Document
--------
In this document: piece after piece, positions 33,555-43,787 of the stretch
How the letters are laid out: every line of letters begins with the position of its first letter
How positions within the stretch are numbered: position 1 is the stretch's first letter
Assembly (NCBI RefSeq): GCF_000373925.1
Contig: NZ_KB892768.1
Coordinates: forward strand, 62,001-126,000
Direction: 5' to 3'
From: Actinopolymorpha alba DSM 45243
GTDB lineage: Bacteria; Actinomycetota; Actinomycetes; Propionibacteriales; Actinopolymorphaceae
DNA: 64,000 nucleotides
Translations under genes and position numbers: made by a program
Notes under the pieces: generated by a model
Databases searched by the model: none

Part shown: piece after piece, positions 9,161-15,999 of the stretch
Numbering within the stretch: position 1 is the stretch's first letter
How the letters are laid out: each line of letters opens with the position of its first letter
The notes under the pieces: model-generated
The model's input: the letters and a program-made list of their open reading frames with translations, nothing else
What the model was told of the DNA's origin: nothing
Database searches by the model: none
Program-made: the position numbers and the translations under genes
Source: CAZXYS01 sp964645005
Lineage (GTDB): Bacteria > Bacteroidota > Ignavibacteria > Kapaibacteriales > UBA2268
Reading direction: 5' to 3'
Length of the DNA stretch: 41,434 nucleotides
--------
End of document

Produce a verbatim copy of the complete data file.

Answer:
In this document: piece after piece, positions 33,555-43,787 of the stretch
How the letters are laid out: every line of letters begins with the position of its first letter
How positions within the stretch are numbered: position 1 is the stretch's first letter
Assembly (NCBI RefSeq): GCF_000373925.1
Contig: NZ_KB892768.1
Coordinates: forward strand, 62,001-126,000
Direction: 5' to 3'
From: Actinopolymorpha alba DSM 45243
GTDB lineage: Bacteria; Actinomycetota; Actinomycetes; Propionibacteriales; Actinopolymorphaceae
DNA: 64,000 nucleotides
Translations under genes and position numbers: made by a program
Notes under the pieces: generated by a model
Databases searched by the model: none

Part shown: piece after piece, positions 9,161-15,999 of the stretch
Numbering within the stretch: position 1 is the stretch's first letter
How the letters are laid out: each line of letters opens with the position of its first letter
The notes under the pieces: model-generated
The model's input: the letters and a program-made list of their open reading frames with translations, nothing else
What the model was told of the DNA's origin: nothing
Database searches by the model: none
Program-made: the position numbers and the translations under genes
Source: CAZXYS01 sp964645005
Lineage (GTDB): Bacteria > Bacteroidota > Ignavibacteria > Kapaibacteriales > UBA2268
Reading direction: 5' to 3'
Length of the DNA stretch: 41,434 nucleotides